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The Ninth Gate

The Ninth Gate

Artisan Entertainment/R.P. Productions/Orly Films/TF1 Films Production/Bac Films/Canal+/Kino Vision/Origen Producciones Cinematograficas S.A./Vía Digital/Canal+ España, France/Spain/USA, 1999
AKA:
Director: Roman Polanski
Writer: Arturo Pérez-Reverte, John Brownjohn, Enrique Urbizu, Roman Polanski
Cast: Johnny Depp, Frank Langella, Lena Olin, Emmanuelle Seigner, Barbara Jefford, Jack Taylor, José López Rodero, Tony Amoni, James Russo, Willy Holt, Allen Garfield, Jacques Dacqmine, Joe Sheridan, Rebecca Pauly, Catherine Benguigui, Maria Ducceschi, Jacques Collard, Dominique Pozzetto, Emanuel Booz, Lino Ribeiro de Sousa, Asil Raïs, Bernard Richier, Marinette Richier, Jane Bradbury, Samuel de Luze, Christopher Goodman, Diane Hawkins, Lee Michelsen, Diane Pernet, Jacquelyn Toman

I don’t remember exactly when I by chance stumbled upon Arturo Pérez-Revertes book El Club Dumas, but I was amazed by it. I couldn’t put it down but had to drop everything else and finish it. I grew up before the Internet, before VHS, width only one (and later two) channels on TV, so books was the only possible escape from reality. Therefore Corso’s world was my world to. I knew all those books by heart and got all the references. I tried to get my 25 years younger girlfriend to read it but she didn’t get it at all. She never read The Three Musketeers or Sherlock Holmes so on her the magic was lost.

When I heard El Club Dumas was being filmed, directed by Roman Polanski who is one of my favourite directors, and starring Johny Depp… What can I say about Johnny Depp? Well, I named my son after one of his characters, so I guess You understand I had great expectations on this film to say the least. Media made a big thing out of Polanski returning to satanism 50 years after Rosemary’s Baby.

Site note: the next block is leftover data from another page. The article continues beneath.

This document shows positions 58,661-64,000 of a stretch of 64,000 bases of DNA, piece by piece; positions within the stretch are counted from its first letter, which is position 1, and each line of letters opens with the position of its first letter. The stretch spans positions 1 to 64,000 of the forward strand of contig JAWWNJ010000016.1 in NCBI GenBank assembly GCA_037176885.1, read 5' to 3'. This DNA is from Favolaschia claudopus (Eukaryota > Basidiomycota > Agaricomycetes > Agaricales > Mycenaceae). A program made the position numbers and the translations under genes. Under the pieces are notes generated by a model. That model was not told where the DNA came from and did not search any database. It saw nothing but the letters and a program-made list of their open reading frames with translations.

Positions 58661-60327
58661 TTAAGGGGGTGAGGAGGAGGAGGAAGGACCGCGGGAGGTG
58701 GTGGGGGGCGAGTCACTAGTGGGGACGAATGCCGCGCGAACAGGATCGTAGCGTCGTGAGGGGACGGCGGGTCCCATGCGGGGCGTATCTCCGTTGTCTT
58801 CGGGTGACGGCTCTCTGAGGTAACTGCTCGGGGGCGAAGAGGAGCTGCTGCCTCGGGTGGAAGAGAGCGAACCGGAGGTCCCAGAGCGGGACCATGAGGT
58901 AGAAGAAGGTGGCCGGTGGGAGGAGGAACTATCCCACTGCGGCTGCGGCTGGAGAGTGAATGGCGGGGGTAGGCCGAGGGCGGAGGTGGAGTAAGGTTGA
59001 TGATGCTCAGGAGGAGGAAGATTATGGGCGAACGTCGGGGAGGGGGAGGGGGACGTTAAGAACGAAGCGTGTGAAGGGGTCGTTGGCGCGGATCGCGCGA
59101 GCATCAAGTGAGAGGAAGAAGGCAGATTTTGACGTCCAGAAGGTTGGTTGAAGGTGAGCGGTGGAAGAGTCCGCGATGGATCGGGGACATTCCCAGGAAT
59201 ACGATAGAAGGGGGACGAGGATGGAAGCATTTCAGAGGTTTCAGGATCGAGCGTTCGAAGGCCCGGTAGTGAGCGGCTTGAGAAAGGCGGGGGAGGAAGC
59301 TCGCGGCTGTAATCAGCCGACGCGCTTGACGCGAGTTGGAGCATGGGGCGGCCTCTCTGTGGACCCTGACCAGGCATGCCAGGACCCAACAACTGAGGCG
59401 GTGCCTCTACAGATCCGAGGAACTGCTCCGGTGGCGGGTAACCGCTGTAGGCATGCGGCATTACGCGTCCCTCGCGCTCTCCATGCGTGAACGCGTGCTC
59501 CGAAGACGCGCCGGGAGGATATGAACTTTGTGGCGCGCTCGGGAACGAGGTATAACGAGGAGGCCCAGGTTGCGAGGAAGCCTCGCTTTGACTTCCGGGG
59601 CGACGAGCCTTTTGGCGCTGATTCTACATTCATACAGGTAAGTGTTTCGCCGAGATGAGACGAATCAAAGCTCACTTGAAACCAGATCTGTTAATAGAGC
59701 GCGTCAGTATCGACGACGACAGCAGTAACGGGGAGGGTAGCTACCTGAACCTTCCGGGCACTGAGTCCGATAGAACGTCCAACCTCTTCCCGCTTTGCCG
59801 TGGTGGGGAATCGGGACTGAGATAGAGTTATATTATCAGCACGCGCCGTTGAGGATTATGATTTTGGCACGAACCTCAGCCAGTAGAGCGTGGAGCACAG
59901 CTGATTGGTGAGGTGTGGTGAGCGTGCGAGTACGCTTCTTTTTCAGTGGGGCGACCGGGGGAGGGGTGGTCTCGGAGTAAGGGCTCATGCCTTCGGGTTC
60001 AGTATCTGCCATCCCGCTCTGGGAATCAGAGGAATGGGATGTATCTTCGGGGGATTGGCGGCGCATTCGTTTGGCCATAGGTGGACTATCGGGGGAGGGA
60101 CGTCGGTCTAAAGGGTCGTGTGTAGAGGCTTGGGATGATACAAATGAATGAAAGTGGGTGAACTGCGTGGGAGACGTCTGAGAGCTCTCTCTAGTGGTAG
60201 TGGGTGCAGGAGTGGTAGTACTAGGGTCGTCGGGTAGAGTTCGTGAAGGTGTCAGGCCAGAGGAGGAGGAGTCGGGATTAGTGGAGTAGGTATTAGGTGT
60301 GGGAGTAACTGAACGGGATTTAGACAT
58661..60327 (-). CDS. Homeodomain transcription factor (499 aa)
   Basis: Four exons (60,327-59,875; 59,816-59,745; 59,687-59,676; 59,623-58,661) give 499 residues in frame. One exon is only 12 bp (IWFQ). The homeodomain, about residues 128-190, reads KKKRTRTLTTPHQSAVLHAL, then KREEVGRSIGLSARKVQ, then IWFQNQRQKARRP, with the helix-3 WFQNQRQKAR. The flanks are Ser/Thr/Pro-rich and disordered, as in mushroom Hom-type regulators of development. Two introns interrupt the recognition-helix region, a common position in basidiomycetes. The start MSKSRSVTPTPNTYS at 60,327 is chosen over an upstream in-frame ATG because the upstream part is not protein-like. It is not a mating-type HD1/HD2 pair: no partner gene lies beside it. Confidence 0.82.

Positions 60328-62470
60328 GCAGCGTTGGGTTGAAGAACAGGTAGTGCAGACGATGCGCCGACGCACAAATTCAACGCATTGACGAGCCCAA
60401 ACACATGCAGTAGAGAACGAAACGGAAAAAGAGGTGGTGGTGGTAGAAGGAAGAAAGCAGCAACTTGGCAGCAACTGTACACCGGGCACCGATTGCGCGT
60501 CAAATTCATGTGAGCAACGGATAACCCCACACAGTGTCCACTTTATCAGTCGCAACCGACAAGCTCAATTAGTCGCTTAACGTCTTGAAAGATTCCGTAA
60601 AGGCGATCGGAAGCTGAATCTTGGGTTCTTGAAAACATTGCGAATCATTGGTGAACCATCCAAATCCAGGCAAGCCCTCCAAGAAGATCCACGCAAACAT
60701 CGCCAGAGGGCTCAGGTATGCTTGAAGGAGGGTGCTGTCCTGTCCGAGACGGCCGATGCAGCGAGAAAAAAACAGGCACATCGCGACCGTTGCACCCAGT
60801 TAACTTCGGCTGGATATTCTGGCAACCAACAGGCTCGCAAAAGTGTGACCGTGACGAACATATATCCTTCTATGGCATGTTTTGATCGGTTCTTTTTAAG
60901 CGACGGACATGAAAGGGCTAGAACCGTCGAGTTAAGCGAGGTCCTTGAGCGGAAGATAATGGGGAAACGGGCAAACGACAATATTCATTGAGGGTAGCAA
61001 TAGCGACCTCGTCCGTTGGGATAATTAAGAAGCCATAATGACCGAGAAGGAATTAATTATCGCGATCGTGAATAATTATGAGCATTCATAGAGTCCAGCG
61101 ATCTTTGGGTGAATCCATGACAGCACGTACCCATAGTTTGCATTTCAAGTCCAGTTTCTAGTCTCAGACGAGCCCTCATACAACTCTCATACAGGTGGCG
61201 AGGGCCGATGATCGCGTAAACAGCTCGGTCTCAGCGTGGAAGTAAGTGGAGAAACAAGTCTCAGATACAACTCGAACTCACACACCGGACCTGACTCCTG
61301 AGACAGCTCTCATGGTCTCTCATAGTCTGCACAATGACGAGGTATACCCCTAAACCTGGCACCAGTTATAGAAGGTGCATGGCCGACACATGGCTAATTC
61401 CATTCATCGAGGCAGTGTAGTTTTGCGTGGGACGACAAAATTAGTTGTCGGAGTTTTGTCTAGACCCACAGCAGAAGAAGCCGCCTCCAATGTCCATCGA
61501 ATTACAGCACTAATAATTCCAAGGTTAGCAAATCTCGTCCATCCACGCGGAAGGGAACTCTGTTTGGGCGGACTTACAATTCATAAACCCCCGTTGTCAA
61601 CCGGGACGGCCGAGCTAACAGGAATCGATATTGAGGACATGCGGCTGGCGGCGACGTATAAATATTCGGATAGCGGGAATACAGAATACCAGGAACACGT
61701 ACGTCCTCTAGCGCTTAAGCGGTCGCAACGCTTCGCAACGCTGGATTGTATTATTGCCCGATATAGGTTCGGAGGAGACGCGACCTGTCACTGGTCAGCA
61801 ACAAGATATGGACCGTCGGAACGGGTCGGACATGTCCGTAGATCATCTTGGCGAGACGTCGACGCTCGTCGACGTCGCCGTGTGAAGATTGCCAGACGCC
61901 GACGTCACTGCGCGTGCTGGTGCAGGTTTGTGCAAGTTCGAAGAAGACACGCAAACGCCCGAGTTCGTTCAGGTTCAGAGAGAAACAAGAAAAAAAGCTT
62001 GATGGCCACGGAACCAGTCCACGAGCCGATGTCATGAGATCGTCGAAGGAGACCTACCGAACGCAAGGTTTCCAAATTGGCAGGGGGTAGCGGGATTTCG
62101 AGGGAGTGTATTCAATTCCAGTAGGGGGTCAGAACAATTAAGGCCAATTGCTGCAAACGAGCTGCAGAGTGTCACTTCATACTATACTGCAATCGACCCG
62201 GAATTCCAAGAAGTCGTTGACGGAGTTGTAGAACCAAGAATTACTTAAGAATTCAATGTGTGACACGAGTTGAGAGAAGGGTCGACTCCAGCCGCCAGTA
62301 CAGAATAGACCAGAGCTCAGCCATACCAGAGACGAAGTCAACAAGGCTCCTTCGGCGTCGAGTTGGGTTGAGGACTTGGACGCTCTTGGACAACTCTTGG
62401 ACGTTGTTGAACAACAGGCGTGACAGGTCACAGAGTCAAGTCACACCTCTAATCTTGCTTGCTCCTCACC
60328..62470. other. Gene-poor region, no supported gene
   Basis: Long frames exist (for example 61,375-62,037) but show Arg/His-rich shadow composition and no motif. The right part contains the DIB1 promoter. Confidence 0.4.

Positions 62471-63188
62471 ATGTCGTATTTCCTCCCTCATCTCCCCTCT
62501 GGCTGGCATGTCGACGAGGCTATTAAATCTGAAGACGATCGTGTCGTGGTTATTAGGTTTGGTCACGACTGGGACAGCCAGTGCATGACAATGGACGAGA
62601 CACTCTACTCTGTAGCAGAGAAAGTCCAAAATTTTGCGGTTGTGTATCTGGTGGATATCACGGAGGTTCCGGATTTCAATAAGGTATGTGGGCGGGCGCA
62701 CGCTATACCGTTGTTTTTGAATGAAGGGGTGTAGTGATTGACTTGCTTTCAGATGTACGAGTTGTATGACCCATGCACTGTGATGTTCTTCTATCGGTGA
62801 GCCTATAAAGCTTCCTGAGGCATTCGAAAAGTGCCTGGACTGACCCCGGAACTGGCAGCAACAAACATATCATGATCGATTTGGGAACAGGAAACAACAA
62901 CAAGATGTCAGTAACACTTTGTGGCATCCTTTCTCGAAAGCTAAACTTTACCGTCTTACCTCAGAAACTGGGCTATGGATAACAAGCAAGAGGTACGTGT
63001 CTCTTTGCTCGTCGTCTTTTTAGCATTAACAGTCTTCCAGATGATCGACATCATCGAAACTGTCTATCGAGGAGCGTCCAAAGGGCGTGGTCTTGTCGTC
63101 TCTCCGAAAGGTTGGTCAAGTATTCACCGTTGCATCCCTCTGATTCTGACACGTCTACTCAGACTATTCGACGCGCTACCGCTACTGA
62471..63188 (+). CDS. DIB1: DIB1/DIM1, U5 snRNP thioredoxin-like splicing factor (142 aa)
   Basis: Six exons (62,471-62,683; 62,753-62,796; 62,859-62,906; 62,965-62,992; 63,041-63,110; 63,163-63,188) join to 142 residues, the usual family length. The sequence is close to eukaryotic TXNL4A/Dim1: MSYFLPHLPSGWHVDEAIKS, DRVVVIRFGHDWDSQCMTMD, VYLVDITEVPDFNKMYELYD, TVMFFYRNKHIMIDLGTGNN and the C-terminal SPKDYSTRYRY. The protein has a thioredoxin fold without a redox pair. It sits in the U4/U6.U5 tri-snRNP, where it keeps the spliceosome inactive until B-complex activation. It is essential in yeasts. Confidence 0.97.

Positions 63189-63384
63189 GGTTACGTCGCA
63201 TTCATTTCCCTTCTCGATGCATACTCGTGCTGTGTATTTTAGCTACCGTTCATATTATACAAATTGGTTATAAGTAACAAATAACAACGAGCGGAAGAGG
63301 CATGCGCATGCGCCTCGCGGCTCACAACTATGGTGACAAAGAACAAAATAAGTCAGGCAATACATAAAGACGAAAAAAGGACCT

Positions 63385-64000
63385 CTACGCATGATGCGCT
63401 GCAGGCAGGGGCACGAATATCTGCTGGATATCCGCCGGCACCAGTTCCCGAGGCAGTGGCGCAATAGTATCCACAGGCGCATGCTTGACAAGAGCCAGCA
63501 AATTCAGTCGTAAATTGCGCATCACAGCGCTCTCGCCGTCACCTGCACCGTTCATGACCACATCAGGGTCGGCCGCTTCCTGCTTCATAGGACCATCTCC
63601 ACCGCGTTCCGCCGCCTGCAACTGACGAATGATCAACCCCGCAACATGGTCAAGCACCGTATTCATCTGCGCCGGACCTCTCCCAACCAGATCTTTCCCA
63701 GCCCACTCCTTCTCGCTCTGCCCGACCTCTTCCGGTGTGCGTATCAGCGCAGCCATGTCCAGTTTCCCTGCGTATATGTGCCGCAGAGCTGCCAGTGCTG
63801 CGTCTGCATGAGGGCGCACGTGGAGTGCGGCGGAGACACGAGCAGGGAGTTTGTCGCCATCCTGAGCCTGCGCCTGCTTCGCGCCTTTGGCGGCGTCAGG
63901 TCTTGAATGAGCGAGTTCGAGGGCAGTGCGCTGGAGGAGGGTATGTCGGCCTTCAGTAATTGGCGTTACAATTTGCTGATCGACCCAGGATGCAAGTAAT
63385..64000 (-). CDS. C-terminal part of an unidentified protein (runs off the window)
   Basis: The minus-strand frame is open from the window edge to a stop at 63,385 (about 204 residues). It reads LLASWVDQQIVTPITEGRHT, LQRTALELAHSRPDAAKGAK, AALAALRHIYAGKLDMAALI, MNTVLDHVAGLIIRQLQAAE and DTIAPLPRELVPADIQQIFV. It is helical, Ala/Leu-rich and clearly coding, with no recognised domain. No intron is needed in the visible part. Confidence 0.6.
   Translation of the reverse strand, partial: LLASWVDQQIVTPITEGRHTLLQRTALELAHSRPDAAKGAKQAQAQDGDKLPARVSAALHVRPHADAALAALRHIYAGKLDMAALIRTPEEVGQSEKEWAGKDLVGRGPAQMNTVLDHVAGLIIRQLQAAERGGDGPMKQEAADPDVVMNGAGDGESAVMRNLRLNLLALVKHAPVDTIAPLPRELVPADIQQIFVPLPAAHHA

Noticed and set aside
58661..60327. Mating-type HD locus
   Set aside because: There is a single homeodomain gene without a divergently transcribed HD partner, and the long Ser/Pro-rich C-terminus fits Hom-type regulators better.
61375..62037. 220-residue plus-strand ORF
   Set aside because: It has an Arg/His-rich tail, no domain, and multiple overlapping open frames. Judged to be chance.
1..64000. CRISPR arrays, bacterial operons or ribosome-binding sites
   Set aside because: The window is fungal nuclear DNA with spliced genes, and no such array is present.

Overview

Dean Corso is an expert on rare books and how to find them. One of his clients, Boris Balkan, who has the worlds biggest collection of books on Satan has got his hands on the very rare “The Nine Gates of the Kingdom of the Shadows” from 1666 by Torchia, who was burned alive by the Holy Inquisition along with all his writings. Only three copies still exist, but Balkan claims two of these are forgerys and he want Corso to find out if his copy is the authentic one or not, and if it’s not he wants him to do whatever he has to, at whatever the cost, to get the one that is for him. In this book is a number of engravings. Torchia was supposed to have gotten these engravings from Satan himself and according to the myth they form a puzzle which if solved reveils how to conjure the Devil. Balkan got the book from a collector who hung himself just a couple of days later. The other two copies is in Portugal and France, and Corso takes the book with him for comparising.

The book is wort somewhere around a million dollars and Corso is getting paranoid. He believes someone is following him, this weird girl with socks that don’t match is turning up where ever he goes, his appartment gets broken into and Liana Telfer, the widow of the person Balkan bought the book from, tries to buy it back from Corso and even suggests he could stage a robbery and keep the money for himself. When he refuses she attacks him. He left the book whith a friend who turns up murdered, but whoever did it didn’t find the book.

In Europe Corso discovers slight differencies between Balkans book and the other two. The girl seems to have followed him as she keeps turning up, and there are several near accidents which could be attempts to kill or scare Corso to part with the book. Corso learns that when Torchia was burnt a secret order was formed to preserv the book from the church. This order still exists even if it has somehow degenerated into a social club for bored millionaires and celebreties staging orgys. He also learns that Liana Telfer is a member.

Both owners of the other two copies turn up dead, their books gone, and Balkans copy is stolen. Corso suspects Liana Telfer is behind it all and goes after her to try to get Balkans book back.

So, when I first got to watch the film I was actually a bit disapointed. It wasn’t the fantastic story Arturo Pérez-Reverte had penned. It was only part of the book, and a lot of the names and charachters was changed and simplified. Also the last part was all changed and didn’t really have very much to do with El Club Dumas at all. Pérez-Reverte has said “Polanski’s film isn’t bad, except maybe the last half hour. Evidently it is not my novel.” and that about sums up my feellings. As long as You don’t compare it to the novel the movie is actually very good. I’ve watched it quite a few times and everytime it seems to grow on me.